Winter can negatively impact horses challenged by equine metabolic syndrome in a variety of ways. Here’s what you can do to help manage them.
Winter can negatively impact horses challenged by equine metabolic syndrome in a variety of ways, and this can increase their risk for an attack of laminitis.
1) Research has shown that cold-weather stress can lead to increases or erratic changes in insulin levels.
2) Horses that have suffered from laminitis in the past may have a damaged vascular supply to the foot. During cold periods, the horse’s body decreases blood flow to the extremities to conserve heat. In a normal horse this does not cause harm, but in a horse with a damaged vascular supply, it could limit blood flow enough to cause pain.
3) During the cold weather many owners reduce the amount they ride, and horses may be confined more than normal due to inclement weather. This reduction in exercise can lead to increases in insulin levels.
4) Depending on the weather, a horse may need more calories during the winter to maintain a healthy weight. Feeding additional foodstuffs to provide more calories may also increase the sugar level (overall percent of NSC) in the diet.
Steps you can take to reduce the risk to your EMS horse:
1) Keep your horse comfortably warm. Incorporate blankets when necessary and provide shelter from the wind, cold rain and snow. Bed stalls a little deeper in the winter to provide additional insulation from cold floors. Provide additional forage that is low in NSC. Forage is the best fuel to keep a horse warm from the inside out!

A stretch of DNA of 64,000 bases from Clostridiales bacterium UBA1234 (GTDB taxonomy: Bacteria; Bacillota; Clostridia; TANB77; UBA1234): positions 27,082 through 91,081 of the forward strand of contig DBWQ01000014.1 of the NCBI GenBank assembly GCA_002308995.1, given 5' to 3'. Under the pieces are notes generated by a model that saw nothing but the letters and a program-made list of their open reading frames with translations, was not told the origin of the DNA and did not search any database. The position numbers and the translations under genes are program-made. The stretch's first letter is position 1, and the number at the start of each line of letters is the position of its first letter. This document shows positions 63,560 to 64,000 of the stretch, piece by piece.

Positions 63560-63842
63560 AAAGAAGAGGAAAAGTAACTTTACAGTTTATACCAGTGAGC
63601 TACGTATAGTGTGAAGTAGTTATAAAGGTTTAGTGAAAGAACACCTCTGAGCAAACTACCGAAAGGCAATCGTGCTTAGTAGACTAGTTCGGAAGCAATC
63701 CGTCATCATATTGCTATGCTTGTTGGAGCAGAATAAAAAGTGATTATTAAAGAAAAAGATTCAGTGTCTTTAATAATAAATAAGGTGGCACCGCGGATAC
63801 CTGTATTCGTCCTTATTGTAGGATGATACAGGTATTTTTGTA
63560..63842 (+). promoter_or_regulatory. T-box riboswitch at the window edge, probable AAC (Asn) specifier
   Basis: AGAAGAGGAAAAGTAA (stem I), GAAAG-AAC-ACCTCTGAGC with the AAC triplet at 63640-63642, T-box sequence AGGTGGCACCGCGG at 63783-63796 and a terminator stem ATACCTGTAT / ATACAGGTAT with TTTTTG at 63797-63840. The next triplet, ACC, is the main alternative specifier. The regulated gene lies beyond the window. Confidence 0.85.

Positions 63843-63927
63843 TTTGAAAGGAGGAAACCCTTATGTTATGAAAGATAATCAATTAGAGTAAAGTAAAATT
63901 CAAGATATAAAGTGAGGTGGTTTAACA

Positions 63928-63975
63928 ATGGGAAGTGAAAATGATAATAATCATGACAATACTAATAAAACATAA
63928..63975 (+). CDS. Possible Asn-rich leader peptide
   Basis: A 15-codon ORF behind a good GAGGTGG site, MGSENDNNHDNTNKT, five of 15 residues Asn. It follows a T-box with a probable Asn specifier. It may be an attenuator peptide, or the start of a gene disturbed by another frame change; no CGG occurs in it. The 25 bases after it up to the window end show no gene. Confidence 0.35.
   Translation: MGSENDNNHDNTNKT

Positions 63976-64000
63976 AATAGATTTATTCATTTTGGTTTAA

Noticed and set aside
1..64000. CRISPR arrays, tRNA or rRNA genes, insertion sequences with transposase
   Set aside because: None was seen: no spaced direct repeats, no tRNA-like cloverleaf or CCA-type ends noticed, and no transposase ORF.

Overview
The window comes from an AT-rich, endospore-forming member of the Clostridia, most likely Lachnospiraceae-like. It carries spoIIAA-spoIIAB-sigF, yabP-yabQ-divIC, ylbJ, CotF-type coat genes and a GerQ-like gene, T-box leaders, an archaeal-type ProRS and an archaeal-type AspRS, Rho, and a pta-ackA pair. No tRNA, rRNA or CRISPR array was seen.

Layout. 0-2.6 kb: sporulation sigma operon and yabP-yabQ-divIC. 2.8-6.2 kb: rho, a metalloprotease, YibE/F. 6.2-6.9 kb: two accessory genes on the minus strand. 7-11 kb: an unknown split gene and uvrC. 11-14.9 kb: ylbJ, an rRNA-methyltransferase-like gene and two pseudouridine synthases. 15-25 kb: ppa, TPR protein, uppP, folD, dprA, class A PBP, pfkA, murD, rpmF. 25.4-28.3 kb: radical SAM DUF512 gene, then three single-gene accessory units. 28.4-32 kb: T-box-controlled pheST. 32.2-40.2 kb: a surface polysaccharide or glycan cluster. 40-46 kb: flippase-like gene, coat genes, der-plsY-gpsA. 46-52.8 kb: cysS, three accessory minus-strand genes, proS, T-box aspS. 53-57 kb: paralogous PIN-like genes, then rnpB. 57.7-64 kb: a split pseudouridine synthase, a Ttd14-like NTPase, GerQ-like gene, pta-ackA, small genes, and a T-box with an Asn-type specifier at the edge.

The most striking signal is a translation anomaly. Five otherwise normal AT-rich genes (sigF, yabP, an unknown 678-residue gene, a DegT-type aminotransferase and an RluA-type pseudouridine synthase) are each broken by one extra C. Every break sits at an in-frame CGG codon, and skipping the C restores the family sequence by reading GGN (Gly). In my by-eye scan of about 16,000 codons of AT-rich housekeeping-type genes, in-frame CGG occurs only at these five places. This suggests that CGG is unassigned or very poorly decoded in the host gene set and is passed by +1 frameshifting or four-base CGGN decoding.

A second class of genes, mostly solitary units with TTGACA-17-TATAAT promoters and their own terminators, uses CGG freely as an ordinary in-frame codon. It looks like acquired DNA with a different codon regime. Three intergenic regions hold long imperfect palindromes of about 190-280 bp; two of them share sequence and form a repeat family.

2) Whenever it’s safe to do so, continue with routine exercise throughout the winter. When it is too cold to ride or work a horse safely, consider hand walking for 30 minutes, or lunge your horse at the walk on a safe surface.
3) When additional calories are needed to keep your horse warm in cold weather, increase the amount of low NSC grass hay you feed. If you need even more calories to maintain body weight or provide energy, add a high-fat supplement that is low in starch and sugar to the diet.
If you have a metabolically challenged horse, it is important to continue feeding a low-starch and low-sugar diet throughout the winter months. If your horse is on medication or supplements to help control metabolic disease, continue to use them as prescribed. Keep a close eye on your horse and check in with your vet if you see any foot soreness or other out-of-the-ordinary behavior.
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